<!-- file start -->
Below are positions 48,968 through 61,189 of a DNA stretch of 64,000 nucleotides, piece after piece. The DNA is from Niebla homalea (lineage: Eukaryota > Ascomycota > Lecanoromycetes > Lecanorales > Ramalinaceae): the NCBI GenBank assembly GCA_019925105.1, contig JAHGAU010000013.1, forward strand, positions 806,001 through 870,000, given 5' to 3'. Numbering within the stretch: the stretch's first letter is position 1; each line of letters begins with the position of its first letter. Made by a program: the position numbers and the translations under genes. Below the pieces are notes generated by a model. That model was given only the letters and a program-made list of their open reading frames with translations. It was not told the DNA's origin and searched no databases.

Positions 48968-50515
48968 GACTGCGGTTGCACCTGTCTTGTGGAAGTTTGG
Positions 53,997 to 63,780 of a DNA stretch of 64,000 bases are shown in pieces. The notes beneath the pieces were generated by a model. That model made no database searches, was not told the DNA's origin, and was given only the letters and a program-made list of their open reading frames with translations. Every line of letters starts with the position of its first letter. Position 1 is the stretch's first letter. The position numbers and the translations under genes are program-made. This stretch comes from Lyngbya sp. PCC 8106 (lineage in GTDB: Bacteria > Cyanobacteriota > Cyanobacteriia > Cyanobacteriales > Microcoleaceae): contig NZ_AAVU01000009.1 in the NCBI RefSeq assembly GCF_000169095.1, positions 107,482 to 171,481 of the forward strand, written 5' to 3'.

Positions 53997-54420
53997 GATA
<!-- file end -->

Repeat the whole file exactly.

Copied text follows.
Below are positions 48,968 through 61,189 of a DNA stretch of 64,000 nucleotides, piece after piece. The DNA is from Niebla homalea (lineage: Eukaryota > Ascomycota > Lecanoromycetes > Lecanorales > Ramalinaceae): the NCBI GenBank assembly GCA_019925105.1, contig JAHGAU010000013.1, forward strand, positions 806,001 through 870,000, given 5' to 3'. Numbering within the stretch: the stretch's first letter is position 1; each line of letters begins with the position of its first letter. Made by a program: the position numbers and the translations under genes. Below the pieces are notes generated by a model. That model was given only the letters and a program-made list of their open reading frames with translations. It was not told the DNA's origin and searched no databases.

Positions 48968-50515
48968 GACTGCGGTTGCACCTGTCTTGTGGAAGTTTGG
Positions 53,997 to 63,780 of a DNA stretch of 64,000 bases are shown in pieces. The notes beneath the pieces were generated by a model. That model made no database searches, was not told the DNA's origin, and was given only the letters and a program-made list of their open reading frames with translations. Every line of letters starts with the position of its first letter. Position 1 is the stretch's first letter. The position numbers and the translations under genes are program-made. This stretch comes from Lyngbya sp. PCC 8106 (lineage in GTDB: Bacteria > Cyanobacteriota > Cyanobacteriia > Cyanobacteriales > Microcoleaceae): contig NZ_AAVU01000009.1 in the NCBI RefSeq assembly GCF_000169095.1, positions 107,482 to 171,481 of the forward strand, written 5' to 3'.

Positions 53997-54420
53997 GATA